As presidential election approaches, Madagascar's lemur sanctuary burns
Rhett Butler,
November 23, 2006
[corrected Nov. 24]

Forest fires are burning crucial lemur habitat and other hotbeds of biodiversity in Madagascar according to reports from the northeastern part of the island. The upcoming presidential election -- a bitterly contested poll -- may be partially to blame for the upswing in destruction says a leading local conservationist.

Madagascar, a biologically rich, but economically poor island country located off the southeastern coast of Africa is almost as famous for its environmental problems as for its lemurs, a charismatic group of primates found nowhere else on Earth. The country is home to some 90 types of lemurs as well as a bonanza of other rare and unusual creatures including a puma-like mongoose, spiny hedgehog-like beasts called tenrecs, and absurdly colorful chameleons. But these creatures are highly threatened by habitat destruction, most of which results from slash-and-burn agriculture that has left less than 10 percent of the island's original forest cover standing.

While the Malagasy government has cracked down on deforestation and launched an ambitious conservation initiative, parts of the country are plagued with corruption, especially in the departments of natural resources at the local level, and legal impotence. The porous local law enforcement allows deforestation to continue with little risk of meaningful punishment for violators and can make conservation efforts futile.

Complicating the issue further, Madagascar is a desperately poor country where most people's day-to-day survival is dependent upon natural resource use. Most Malagasy, as the people of Madagascar are known, never have an option to become factory or office workers; they must live off the land that surrounds them, making use of whatever resources they can find. Their most basic need -- putting food on the table -- far exceeds that of biodiversity and forest conservation. Their poverty costs Madagascar and the world through the loss of the island's endemic biodiversity.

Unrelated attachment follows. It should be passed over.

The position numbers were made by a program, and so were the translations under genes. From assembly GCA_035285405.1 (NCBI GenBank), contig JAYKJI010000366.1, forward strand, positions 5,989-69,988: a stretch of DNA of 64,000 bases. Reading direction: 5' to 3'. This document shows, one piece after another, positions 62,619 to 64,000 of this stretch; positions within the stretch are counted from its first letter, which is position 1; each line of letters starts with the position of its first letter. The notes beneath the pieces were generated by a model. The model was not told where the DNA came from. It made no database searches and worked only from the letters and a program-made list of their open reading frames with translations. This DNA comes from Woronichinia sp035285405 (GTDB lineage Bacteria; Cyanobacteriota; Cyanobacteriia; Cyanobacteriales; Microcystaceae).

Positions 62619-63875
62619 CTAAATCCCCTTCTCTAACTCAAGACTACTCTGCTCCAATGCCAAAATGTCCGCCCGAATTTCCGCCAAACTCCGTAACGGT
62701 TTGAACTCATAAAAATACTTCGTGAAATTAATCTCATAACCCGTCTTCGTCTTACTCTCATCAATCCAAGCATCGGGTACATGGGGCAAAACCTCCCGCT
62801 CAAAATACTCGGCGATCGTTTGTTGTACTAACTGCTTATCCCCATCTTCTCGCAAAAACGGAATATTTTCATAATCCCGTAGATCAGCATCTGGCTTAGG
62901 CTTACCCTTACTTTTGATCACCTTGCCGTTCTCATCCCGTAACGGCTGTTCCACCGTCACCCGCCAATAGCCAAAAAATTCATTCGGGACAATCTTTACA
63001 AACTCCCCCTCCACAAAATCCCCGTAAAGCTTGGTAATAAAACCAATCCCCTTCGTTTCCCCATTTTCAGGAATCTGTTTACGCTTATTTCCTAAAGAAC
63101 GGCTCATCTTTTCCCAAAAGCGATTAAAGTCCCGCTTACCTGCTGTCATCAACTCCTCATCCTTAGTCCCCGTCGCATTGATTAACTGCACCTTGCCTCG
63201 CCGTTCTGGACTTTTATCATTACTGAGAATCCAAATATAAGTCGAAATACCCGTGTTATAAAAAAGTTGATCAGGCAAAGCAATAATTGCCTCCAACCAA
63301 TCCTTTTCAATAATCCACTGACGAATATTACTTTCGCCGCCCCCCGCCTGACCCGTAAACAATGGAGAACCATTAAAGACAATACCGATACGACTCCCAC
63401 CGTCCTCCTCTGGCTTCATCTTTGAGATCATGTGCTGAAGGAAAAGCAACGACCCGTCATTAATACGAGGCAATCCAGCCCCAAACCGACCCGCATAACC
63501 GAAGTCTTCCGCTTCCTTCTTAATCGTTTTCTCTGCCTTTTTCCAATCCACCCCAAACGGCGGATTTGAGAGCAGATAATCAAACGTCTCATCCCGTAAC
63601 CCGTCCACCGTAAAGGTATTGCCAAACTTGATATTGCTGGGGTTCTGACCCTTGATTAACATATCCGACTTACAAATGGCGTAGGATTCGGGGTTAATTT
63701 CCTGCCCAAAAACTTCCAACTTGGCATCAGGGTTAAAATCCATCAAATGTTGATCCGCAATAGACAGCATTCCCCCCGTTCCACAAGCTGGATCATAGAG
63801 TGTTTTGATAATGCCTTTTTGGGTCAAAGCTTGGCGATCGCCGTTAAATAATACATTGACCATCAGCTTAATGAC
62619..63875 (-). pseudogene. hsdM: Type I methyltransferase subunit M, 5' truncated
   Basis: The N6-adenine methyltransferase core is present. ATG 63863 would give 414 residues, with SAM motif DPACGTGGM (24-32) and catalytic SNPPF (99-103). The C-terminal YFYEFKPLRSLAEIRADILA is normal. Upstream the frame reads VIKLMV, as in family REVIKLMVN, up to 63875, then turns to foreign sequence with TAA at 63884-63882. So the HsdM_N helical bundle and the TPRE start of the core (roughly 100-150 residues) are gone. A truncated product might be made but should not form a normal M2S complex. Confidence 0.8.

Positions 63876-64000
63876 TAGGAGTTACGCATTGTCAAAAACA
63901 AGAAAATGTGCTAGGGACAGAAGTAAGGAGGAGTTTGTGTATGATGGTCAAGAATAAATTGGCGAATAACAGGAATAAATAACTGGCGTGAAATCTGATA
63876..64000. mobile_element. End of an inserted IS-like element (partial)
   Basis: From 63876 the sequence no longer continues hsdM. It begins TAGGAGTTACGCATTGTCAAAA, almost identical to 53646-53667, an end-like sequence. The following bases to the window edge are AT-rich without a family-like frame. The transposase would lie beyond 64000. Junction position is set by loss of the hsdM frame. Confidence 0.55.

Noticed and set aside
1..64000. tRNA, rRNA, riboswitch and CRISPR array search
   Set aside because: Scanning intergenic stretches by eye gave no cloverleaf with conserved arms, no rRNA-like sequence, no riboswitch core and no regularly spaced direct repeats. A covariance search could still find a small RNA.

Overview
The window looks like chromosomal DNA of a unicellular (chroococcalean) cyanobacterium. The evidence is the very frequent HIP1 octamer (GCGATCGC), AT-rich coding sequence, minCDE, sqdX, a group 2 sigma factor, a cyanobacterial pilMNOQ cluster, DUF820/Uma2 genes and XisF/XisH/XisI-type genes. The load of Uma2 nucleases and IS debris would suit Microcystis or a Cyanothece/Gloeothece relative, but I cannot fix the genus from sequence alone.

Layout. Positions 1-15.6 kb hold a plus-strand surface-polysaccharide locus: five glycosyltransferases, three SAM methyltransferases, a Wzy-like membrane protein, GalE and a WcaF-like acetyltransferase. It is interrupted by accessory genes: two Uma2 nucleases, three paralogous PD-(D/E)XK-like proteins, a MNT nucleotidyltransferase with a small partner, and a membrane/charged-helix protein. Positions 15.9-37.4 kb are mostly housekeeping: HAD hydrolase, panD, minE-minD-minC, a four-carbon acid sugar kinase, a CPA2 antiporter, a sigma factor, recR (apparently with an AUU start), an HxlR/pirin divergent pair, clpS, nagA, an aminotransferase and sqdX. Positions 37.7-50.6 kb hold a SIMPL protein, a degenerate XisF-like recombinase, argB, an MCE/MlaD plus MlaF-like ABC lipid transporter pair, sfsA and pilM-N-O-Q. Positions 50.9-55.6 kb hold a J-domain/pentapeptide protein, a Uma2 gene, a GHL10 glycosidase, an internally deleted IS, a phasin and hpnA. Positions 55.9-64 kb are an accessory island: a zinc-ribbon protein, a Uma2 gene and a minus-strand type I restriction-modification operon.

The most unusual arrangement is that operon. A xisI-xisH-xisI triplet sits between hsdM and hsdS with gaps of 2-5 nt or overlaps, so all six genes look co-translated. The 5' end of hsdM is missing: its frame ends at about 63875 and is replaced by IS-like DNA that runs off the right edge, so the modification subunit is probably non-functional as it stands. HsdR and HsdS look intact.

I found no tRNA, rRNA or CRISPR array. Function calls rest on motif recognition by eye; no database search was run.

Fire and forest clearing in the Marojejy area. Photo by Paul Atkinson, a Peace Corps worker evacuated from the region after death threats.

Slash-and-burn along trail just outside park boundary. Photo by Paul Atkinson, courtesy of
Slash-and-burn along trail just outside park boundary. Sowing rice on hillsides recently burned near Marojejy National Park. Photo by Paul Atkinson, courtesy of
Lacking other known alternatives, the Malagasy torch the forest despite official prohibition. Each year tens of thousands of hectares of forest are burned to clear land for subsistence rice farming and cattle grazing. However, this year may be worse than usual due to a contentious presidential election that has diverted interest and resources away from forest protection and law enforcement.

"Hell just started here," said Eric Mathieu (, a French conservationist who has lived in Andapa in northeast Madagascar for 13 years while working to preserve Marojejy National Park and Anjanaharibe-Sud Special Reserve. "The slash-and-burn is far worse than usual this year. With presidential elections coming, there is no control. You just have to sit and watch as a useless witness as the forests burn. Large portion of primary forests outside protected areas have been destroyed on the road from Sambava-Andapa. While the politicians campaign, the forests burn. Lemurs are losing habitat"

Lemurs aside, Mathieu says that slash-and-burners are putting their long-term livelihood at risk by forest clearing.

"We're witnessing a people commit collective suicide for future generations," he lamented. "It's sad to watch the future go up in smoke. Every year November to January are depressing months. Too much smoke in the air. Too many fires around. Too many days without blue sky, just an orange ball floating in a bitter mist.... but this year is worse so far."

Madagascar votes on December 3rd. Incumbent president Marc Ravalomanana, who has faced a military coup and an uptick in protests in recent weeks, is widely expected to win the election. Unlike his predecessor Didier Ratsiraka who was a disaster both for Madagascar's environment and economy, Ravalomanana is a favorite among environmental groups for his stance on conservation, which has netted the country tens of millions of dollars in aid. Still as the polls approach, it is becoming apparent that no party needs the return of political stability more than his country's forests.

"I am heartbroken that this great people [the Malagasy] are doing something so bad for their future," said Mathieu. "Just pray that after the election something will be done.".

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